3) Religions.  I've talked about this a bit before; religions in D&D are a bit difficult because of the cleric class (although more recent iterations of the game have tried to decouple the cleric from faith in the divine per se) but in a non-D&D environment, religions can play all kinds of interesting roles.  Religions can compete, of course, or they can be subject to a great deal of syncretism (such as the religion of the Romans, which seemed to absorb cults and gods more often than not—Isus, Sol Invictus and Mithras, as well as the adoption of numerous Greek aspects being the most obvious—although cults of Dionysis, Judaism, Christianity and druidism were seen as divisive alien cults that were viewed with suspicion if not outright hostility—quite famously.)  Religions in D&D are often very monolithic, but in history, such was not the case.  The holy wars that racked Europe such as the Thirty Years War, the English Civil War (and later Glorious Revolution), the Avignon Papacy, etc.—there's plenty of drama to be had even within the bounds of a single or closely related confessional traditions.

Its also possible, of course, to do away with religion entirely—just make it more or less fade so far into the background that it's a non-issue—especially in an FRPG system that doesn't have clerics.

4) The Multiverse.  "Planes" of existence is really a D&D term.  I've rarely heard anyone else talk about fantasy realms, or other dimensions, or what have you as "planes."  It appears Gygax borrowed the term from theosophy—although maybe that still comes through a filter of Lovecraftiana (Lovecraft notoriously loved to refer obliquely to theosophists as being "clued in" to his Mythos, at least somewhat.)  Despite the label, however, most D&Dish planes have at their roots either classical or Norse mythology, or Judeo-Christian cosmology, or something similar.  Because of that, although somewhat specific to D&D and esoteric, they're also pretty familiar to fantasy fans already from their more classical sources.

That said, give some thought to a) what exactly "the planes" or "outer realms" or "other worlds" or whatever you want to call them actually are rather than simply go with the familiar, and b) give some thought to whether or not they actually have any impact on your setting other than mythologically.  Although going directly into Hell, or crossing the River Styx, Asgard, or whatever may be something that happens on occasion in the mythological and literary source material, it's not really very frequent in fantasy, and it may not be relevant to you.  And if it's not relevant, I always remember Ray Winninger's First Rule of Dungeoncraft—don't create anything you don't need.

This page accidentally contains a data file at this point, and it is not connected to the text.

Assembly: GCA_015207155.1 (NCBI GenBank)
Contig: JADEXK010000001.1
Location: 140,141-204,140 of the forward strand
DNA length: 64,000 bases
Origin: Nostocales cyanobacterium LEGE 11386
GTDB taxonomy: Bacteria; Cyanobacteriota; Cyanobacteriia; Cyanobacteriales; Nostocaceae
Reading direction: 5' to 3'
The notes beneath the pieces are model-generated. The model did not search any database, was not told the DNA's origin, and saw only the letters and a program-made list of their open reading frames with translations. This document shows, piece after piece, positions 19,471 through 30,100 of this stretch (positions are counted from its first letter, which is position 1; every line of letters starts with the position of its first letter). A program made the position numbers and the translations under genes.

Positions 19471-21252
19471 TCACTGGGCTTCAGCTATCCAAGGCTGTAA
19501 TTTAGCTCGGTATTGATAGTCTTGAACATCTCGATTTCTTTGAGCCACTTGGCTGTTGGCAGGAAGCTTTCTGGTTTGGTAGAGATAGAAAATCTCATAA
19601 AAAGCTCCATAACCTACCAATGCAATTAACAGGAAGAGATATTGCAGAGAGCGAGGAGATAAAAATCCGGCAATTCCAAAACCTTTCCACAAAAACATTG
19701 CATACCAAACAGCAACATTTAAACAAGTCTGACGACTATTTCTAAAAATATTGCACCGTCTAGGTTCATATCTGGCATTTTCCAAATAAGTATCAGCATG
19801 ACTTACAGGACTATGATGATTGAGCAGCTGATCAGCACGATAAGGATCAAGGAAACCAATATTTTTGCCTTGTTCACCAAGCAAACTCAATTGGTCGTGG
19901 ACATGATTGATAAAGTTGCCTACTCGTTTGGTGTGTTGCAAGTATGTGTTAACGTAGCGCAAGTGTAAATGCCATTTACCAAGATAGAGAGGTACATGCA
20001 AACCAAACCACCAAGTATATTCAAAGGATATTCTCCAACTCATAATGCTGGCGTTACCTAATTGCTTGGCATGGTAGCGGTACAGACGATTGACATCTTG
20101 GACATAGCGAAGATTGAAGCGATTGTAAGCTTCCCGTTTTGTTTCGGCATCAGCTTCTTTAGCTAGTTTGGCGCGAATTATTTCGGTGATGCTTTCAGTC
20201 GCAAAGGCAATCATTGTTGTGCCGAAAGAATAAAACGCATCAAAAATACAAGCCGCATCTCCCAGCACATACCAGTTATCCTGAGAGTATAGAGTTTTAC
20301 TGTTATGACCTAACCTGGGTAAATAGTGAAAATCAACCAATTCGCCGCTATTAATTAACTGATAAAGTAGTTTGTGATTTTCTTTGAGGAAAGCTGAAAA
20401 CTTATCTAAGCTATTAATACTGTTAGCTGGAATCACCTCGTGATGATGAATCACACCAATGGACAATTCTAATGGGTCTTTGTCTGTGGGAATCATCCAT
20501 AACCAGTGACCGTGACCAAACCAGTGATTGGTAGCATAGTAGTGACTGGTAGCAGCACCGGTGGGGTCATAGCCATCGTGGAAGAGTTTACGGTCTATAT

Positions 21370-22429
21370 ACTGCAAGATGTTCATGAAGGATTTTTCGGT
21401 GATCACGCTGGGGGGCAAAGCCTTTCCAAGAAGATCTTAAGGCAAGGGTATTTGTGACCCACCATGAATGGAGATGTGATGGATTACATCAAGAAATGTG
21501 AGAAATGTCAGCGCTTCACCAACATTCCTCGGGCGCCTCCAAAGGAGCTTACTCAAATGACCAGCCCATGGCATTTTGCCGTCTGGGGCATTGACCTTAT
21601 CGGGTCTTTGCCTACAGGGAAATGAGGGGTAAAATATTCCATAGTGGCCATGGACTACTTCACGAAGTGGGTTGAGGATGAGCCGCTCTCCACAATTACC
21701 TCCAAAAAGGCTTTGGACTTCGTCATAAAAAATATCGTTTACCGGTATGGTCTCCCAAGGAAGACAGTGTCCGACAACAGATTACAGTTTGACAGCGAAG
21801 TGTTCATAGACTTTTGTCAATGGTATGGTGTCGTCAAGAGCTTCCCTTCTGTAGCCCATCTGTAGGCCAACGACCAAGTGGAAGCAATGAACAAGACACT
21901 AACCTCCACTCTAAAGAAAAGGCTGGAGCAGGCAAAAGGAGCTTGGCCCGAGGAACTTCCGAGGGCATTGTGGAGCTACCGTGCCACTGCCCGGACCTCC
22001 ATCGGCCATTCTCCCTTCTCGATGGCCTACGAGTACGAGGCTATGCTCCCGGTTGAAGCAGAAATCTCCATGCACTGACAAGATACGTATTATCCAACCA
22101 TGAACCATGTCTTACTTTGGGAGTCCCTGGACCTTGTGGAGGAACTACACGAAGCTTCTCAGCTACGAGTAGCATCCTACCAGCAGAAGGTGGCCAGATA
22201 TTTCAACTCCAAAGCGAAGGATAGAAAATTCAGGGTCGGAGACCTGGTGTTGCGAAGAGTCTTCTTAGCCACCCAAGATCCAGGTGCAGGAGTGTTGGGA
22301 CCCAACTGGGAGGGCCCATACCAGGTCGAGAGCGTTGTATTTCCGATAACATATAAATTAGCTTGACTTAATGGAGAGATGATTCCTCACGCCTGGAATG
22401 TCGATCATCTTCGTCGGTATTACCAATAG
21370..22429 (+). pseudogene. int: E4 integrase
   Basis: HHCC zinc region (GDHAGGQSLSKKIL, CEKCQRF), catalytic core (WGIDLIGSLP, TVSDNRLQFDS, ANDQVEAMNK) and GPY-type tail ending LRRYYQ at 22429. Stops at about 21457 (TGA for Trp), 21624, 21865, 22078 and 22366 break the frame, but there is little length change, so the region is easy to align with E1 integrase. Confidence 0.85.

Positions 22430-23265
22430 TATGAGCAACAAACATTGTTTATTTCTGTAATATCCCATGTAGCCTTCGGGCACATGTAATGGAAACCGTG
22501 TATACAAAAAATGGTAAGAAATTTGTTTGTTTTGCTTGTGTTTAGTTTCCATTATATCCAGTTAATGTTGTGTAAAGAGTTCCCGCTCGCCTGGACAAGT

Thursday, March 15, 2012

Dance of the Damned

Last night I finished Alan Bligh's Dance of the Damned, a "Lovecraft Country" pastiche published by Fantasy Flight Games as a novel spin-off of their Arkham Horror board/card game line.  And it clearly is a pastiche.  Making almost gratuitous references to "the terrible old man", Professor Armitage, and the entire Dunwich Horror incident, and other Lovecraftian tidbits here and there.

I also discovered--after I had paid for it, sadly (that'll teach me to pay attention) that both this book and the other Arkham Horror novel I picked up, Ghouls of the Miskatonic, are billed as the first book in a trilogy.  Which, naturally enough, only have their first books released so far.  Blegh.

That said, other than a slightly unresolved and rushed ending, Dance of the Damned is pretty stand-alone, and I don't hesitate to recommend it to fans of Lovecraftian fiction.  Indeed, it's a great deal better than a lot of the pastiches I've read over time (sadly.)  Before becoming too overtly Lovecraftian, it channels a strong noir vibe, which is kinda fun.  When the majority of the action leaves New York to decamp to first Arkham and then Kingsport, it becomes much more "Weird" however.